Choosing Winches?

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    Winches on yachts are generally pretty durable, with a good long lifetime ahead. Eventually, however, you might want to consider changing them.  Perhaps you would like self-tailing; perhaps your old winches came from a manufacturer who is no longer in business and parts supply is turning into a problem; perhaps you want to add a winch for a new function.  Or maybe you just fancy something a bit shinier and more efficient.

    Whatever the reason, choosing a new winch gives you a few questions to answer.

    The first thing to do is to size the new winch. How this is done depends on the function it is to serve. You will find an excellent sizing guide in the Harken catalogue on page 193, which can be viewed here.

    You can probably work out how to use it straightaway, and let me assure you I have used it again and again. It makes me look like a genius on a daily basis! However, it is worth examining one thing in more detail.

    Note that the first column (genoa sheet winch - or “Primary” winch as it is often called), sizes the winch based on the 100% foretriangle area of the boat. Lots of people want to size based on their biggest genoa, but it's when the wind is blowing and we are using reduced sail that the max load is seen by the winch, and the max power is required.

    Once you know what size winch you need, the next likely decision is whether it should be self-tailing or not. In this day and age for most people and most functions, self-tailing would be the first choice. In the case of Harken winches, the smallest self-tailing winch is the 15. Anything smaller than the 15, will not be self-tailing (You can, of course, choose to use a winch that is more powerful than you need in order to get the function).

    One thing that is important in regard to self-tailers is the rope size and type. Using very hard high-tech rope will require a lot of turns and might not grip well in the jaws. Remember that the jaws want to press the rope into a triangular shape to grip it! If you use too big line in the jaws, you might damage them; this is common when people put big fat mooring lines round a winch. Look at the max line size for your chosen winch and don't exceed it. Big fat rope doesn't like going round corners anyway, so will always show more resistance than thinner rope.

    So why would you not want self-tailing? Usually, you wouldn't want self-tailing for primary winches on a racing boat where casting off the rope into a tack is easier without.

    Now we know the size and the nature of the winch, we can choose the material that the drum is made of. Anodised alloy (usually grey or black) is popular as it is highly durable, light, and generally more cost effective than other finishes.

    The second obvious option would be a chrome finish. This is extremely popular on cruising boats and is very attractive. The drum is commonly made from bronze which is then chromed. This results in a durable finish, but a heavier winch and a larger investment!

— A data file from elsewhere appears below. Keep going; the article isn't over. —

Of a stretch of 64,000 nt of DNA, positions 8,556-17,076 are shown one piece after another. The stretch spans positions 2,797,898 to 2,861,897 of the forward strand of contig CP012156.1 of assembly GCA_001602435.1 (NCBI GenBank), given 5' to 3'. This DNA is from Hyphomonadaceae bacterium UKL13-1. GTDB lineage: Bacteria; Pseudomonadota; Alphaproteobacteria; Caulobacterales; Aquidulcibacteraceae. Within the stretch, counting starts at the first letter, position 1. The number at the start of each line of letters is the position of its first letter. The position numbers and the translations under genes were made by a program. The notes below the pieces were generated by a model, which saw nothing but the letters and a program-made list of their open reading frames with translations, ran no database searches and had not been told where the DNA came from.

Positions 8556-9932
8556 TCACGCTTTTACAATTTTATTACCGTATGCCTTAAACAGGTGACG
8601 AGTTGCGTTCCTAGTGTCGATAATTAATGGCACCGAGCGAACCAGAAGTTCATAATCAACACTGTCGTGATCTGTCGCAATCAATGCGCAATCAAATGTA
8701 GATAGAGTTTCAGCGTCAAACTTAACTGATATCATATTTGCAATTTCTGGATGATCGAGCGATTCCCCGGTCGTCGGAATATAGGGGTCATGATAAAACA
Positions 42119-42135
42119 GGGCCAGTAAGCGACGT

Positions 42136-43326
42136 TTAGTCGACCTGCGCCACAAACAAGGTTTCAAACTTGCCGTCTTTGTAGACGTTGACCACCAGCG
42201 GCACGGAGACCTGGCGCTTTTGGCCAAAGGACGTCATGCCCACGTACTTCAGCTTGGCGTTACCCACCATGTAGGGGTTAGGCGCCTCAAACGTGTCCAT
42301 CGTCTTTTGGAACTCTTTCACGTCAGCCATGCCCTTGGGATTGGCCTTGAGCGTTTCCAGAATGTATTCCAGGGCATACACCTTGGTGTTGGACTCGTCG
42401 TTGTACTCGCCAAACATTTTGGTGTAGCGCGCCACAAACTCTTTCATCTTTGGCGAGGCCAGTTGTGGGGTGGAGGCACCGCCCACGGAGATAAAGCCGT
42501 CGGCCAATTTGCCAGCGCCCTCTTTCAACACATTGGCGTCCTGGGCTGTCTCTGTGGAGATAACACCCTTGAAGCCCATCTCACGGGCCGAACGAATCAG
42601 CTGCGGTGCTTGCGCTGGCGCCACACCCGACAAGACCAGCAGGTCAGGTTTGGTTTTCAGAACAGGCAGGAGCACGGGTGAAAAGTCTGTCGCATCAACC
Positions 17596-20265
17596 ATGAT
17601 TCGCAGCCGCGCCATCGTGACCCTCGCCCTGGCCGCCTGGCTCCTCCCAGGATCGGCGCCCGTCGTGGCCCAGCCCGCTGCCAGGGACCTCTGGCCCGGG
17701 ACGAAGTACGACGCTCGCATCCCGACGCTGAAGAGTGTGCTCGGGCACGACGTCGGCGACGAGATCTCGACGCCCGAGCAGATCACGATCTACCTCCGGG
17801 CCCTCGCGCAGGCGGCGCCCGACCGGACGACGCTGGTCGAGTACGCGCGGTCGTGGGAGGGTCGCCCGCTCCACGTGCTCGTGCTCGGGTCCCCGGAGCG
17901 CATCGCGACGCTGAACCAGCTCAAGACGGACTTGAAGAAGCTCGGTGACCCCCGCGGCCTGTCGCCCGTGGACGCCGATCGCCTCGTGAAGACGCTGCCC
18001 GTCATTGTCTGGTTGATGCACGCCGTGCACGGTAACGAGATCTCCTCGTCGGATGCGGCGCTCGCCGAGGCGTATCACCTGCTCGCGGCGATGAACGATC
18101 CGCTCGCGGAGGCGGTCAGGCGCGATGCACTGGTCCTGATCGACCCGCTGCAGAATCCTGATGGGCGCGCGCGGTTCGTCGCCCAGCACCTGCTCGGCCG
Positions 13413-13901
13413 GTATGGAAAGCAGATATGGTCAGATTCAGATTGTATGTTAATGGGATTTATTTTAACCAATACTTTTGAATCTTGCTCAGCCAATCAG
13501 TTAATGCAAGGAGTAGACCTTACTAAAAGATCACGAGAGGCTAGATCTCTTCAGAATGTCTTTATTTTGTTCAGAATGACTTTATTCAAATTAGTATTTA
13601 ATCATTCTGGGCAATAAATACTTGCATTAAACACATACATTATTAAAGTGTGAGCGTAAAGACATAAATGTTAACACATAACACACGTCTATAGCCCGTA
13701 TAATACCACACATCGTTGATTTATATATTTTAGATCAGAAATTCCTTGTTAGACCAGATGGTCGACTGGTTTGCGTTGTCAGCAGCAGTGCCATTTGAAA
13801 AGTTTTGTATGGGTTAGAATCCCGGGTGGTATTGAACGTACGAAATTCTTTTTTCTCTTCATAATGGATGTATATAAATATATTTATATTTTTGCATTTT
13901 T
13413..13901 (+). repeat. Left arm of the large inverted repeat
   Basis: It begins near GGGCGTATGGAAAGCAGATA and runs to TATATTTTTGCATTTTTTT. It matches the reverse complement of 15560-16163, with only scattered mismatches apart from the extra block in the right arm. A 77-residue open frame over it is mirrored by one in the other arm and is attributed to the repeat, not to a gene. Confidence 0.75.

It's worth considering the grip on the winch drum. This will either be a surface grip (where the surface is roughened in some manner), or a form grip (where the actual shape of the drum gives the grip). The form grip is likely to be kinder to your ropes. In the case of the Harken Radial winches, the grip is shaped to drive the rope towards the bottom of the drum when easing which will help prevent riding turns (overrides).

    There are other finishes available, such as all-bronze or stainless steel, but these are much less common and will be considerably more expensive. If you do decide that you want all-bronze winches, be aware that you will also need to develop advanced polishing skills! That said they can look fantastic on a classic yacht.

    Once you've made that selection, you are ready to choose your winch and go shopping. Make sure you have checked that the winch will fit onto the area chosen (you can get dimensions from websites and catalogues).

    You might want to consider a new winch handle, please bear in mind that the power ratio of a winch (the “number” of the winch) and the winch sizing charts are determined with a 10 inch handle. If you choose an 8 inch handle, your mechanical advantage is reduced by 20%. In the case of a 40 winch, in the most powerful gear, your power is reduced from 40:1 to 32:1. But you will be able to wind faster until you run out of power!

    In summary, questions you should ask are:

    • What size/power?
    • Self-tailing or plain top?
    • What appearance/weight?
    • Will it fit?

    If you want or need guidance regarding Harken winches or anything else, please don't hesitate to get in touch with me. Next time, we'll take a look at what is involved in servicing and maintaining our winches!

    For more information, email the UK Customer Service Team or call 01590 689122.


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